In recent months in Alabama, a “secret” private investor acquired 73,000 acres of prime timberland mainly used now for hunting and timber surrounding Birmingham. Perhaps that will remain green but who is to say? Unless we all take heart, we too may find ourselves without green places to roam.

Alabama has the third most timberland acreage (22.9 million acres/ nearly 68% of the total land area) behind only Georgia and Oregon, according to the Alabama Forestry Commission. Being one of the only states with navigable waters that flow to the Gulf, there are also logistical advantages.

Alabama is in the forefront for reforestation (begun in Alabama by pioneer E.F. Allison with Allison Lumber Company in Bellamy) as well as game management tactics he devised to assure that dwindling populations would turn into the boom of deer populations we see today. Timber expansion in Alabama is ahead of removal by 23 percent with 1.1 million acres since 1978 when numbers were at 650,000 acres according to amazingalabama.com.

In Alabama, everyone has the opportunity to experience the woods, aspire to own land and cultivate the green space that God has given us. If we each, according to Chuck, just consider our individual carbon footprint we can make great strides in the right direction. To learn more about Chuck’s book or his endeavors, find him at chuckleavell.com or charlane.com.

Author Allison Adams is a forest landowner, photographer/writer and Realtor with Duckworth Morris in Tuscaloosa. http://www.allisonpadams.com

Photo credit: Allison Adams

Ed and Fred designed the guitar straps for the Rolling Stones.

Ed and Fred designed the guitar straps for the Rolling Stones.

My son, Brent, is a music major in the New College at Bama with an emphasis in Production.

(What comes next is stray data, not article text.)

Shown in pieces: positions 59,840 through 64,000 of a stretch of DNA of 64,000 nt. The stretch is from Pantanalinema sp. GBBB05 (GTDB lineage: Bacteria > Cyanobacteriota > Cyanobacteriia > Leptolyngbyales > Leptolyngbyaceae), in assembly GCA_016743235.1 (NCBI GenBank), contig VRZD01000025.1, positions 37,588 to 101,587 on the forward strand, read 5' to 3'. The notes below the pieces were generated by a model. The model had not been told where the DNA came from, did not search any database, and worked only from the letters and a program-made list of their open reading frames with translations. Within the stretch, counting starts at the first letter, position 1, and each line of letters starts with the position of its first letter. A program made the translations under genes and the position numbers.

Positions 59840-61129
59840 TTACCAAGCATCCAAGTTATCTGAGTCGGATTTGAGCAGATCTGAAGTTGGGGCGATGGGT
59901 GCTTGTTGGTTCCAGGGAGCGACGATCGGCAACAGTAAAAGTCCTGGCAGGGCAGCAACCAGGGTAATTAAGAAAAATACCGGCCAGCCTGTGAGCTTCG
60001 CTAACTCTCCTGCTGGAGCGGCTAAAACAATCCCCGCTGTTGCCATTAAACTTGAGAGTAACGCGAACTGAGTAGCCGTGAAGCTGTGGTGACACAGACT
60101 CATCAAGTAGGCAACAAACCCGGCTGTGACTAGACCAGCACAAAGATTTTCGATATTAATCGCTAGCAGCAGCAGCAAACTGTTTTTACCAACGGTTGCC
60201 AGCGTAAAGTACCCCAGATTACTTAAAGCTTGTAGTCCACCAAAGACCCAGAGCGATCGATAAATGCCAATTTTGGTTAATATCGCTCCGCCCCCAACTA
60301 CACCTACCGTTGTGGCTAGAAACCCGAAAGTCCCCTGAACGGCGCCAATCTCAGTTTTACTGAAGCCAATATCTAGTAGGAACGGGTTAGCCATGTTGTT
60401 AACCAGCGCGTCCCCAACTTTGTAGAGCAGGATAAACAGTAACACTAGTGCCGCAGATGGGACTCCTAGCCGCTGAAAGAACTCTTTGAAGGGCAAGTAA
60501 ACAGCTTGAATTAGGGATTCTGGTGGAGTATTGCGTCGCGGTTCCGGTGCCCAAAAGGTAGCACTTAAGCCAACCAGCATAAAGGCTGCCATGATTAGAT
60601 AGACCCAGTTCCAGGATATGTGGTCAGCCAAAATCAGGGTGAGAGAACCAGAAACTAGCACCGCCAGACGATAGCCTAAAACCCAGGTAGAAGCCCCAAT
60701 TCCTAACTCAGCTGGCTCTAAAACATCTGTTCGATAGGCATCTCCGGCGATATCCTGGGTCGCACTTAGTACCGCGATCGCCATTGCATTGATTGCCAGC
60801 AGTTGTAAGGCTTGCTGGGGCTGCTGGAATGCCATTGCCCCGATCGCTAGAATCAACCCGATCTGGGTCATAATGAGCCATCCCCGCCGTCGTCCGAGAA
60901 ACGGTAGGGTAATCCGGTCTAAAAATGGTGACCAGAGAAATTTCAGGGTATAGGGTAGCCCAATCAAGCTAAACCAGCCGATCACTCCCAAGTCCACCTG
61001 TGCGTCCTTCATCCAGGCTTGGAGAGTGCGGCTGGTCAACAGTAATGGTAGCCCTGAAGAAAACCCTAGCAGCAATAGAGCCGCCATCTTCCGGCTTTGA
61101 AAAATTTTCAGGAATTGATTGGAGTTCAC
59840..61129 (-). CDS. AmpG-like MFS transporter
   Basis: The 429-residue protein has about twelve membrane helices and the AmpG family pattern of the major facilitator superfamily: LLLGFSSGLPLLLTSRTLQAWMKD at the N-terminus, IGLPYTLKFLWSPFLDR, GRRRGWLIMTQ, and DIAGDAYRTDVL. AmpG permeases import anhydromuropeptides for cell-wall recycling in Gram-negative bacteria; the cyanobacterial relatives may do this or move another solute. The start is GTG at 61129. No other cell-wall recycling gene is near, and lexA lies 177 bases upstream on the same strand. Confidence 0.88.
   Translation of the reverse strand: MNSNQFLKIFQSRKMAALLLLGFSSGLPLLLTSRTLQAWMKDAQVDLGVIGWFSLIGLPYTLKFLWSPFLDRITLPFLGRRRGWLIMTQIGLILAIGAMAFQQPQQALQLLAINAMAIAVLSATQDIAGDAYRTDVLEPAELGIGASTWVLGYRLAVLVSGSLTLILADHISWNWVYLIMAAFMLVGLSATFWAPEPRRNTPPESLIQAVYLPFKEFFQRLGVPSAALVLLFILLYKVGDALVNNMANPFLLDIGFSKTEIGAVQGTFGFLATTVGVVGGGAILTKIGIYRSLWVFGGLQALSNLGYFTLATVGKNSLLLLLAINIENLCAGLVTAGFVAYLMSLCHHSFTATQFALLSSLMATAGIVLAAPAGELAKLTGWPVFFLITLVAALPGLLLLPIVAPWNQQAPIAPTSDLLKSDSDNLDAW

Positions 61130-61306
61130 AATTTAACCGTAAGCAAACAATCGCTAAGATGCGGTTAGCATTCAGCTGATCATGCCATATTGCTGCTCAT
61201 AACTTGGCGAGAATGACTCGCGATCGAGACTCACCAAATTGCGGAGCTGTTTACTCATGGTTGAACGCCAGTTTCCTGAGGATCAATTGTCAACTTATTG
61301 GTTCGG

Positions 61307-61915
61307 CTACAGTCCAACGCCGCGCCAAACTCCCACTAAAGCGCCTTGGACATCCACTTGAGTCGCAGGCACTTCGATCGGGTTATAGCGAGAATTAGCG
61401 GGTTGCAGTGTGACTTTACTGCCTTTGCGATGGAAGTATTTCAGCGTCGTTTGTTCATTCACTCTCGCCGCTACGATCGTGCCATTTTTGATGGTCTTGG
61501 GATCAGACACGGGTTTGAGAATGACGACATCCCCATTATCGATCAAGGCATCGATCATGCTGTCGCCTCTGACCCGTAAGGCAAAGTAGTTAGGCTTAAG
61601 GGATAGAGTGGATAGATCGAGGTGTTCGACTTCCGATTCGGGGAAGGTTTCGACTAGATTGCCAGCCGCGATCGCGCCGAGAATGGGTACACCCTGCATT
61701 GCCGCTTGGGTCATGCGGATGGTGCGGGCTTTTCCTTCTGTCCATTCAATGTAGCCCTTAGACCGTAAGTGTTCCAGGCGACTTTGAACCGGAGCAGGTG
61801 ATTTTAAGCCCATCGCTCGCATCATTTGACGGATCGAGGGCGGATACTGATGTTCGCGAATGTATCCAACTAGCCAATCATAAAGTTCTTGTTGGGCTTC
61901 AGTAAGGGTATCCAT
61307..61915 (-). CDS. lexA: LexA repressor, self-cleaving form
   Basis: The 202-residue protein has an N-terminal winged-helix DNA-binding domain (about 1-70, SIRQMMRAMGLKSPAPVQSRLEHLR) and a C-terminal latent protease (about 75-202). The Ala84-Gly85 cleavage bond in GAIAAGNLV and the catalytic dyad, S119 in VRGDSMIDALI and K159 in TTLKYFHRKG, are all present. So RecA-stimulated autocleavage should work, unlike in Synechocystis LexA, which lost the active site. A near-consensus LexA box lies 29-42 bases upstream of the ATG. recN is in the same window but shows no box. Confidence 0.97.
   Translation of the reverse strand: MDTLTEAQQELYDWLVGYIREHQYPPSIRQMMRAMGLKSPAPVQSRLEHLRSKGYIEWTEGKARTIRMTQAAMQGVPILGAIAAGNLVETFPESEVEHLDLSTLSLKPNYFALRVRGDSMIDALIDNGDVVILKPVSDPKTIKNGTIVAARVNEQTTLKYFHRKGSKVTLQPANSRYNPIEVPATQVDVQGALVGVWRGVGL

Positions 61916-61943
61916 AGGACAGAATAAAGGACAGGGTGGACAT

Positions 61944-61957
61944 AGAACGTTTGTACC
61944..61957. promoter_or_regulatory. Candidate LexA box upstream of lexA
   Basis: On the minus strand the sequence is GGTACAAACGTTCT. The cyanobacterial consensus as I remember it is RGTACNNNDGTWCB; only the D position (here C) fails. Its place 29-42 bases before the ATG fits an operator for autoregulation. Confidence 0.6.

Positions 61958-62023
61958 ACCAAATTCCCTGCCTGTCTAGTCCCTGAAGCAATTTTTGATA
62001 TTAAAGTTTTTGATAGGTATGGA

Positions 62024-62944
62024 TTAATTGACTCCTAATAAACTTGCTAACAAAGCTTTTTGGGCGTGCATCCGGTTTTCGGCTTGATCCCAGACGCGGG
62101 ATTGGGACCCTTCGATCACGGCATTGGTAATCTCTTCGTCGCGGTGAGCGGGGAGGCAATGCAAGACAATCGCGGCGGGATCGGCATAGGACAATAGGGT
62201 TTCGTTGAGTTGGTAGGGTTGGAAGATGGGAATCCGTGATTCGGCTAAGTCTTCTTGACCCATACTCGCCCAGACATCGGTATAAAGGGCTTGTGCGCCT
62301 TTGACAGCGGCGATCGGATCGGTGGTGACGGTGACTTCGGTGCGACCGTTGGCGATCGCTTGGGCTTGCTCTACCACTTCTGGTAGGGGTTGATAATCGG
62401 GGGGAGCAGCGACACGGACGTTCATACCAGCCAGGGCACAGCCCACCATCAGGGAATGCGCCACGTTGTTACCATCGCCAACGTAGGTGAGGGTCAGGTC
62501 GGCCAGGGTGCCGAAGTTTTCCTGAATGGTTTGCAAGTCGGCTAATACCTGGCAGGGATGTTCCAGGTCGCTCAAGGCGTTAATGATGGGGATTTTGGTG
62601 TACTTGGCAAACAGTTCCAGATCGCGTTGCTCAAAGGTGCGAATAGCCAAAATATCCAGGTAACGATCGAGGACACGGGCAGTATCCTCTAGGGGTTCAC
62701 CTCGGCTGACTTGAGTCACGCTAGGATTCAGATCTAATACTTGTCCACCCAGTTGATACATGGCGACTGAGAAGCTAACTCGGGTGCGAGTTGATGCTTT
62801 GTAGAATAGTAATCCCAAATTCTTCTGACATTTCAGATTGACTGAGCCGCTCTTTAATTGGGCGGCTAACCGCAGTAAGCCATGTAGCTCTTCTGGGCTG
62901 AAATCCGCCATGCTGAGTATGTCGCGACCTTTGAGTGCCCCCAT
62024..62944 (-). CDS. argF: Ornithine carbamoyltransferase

My son, Brent, is a music major in the New College at Bama with an emphasis in Production.

 

Alabama Blues Project~ Helping Kids Discover their Link to the Blues 


As a mother to a boy who learned to play music by ear, this was dear to my heart. At the age of four, my son picked out the tune to Star Wars on a plastic piano. That was the beginning. Groups like these bring music to kids of all backgrounds. My son performs with one of the volunteers for this program and hopefully will help in the future. Music is the common language in the world.

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During after school hours on Monday and Tuesday afternoons you can hear the pounding of drums, rhythm of guitar, magical vocals and the occasional harmonica trailing down the halls of Martin Luther King Elementary School. Each week The Alabama Blues Project shares the rhythm and magic of music with students who apply for the program, conducted in the schools by Anna Jenks, headed by Paula Demonbreun and made possible with talented local volunteers.
“We are lucky to have talented local musicians with unique teaching styles. We can always use more help though, as we would love to see this expand,” Anna explained. The program currently runs for ten weeks in the Spring.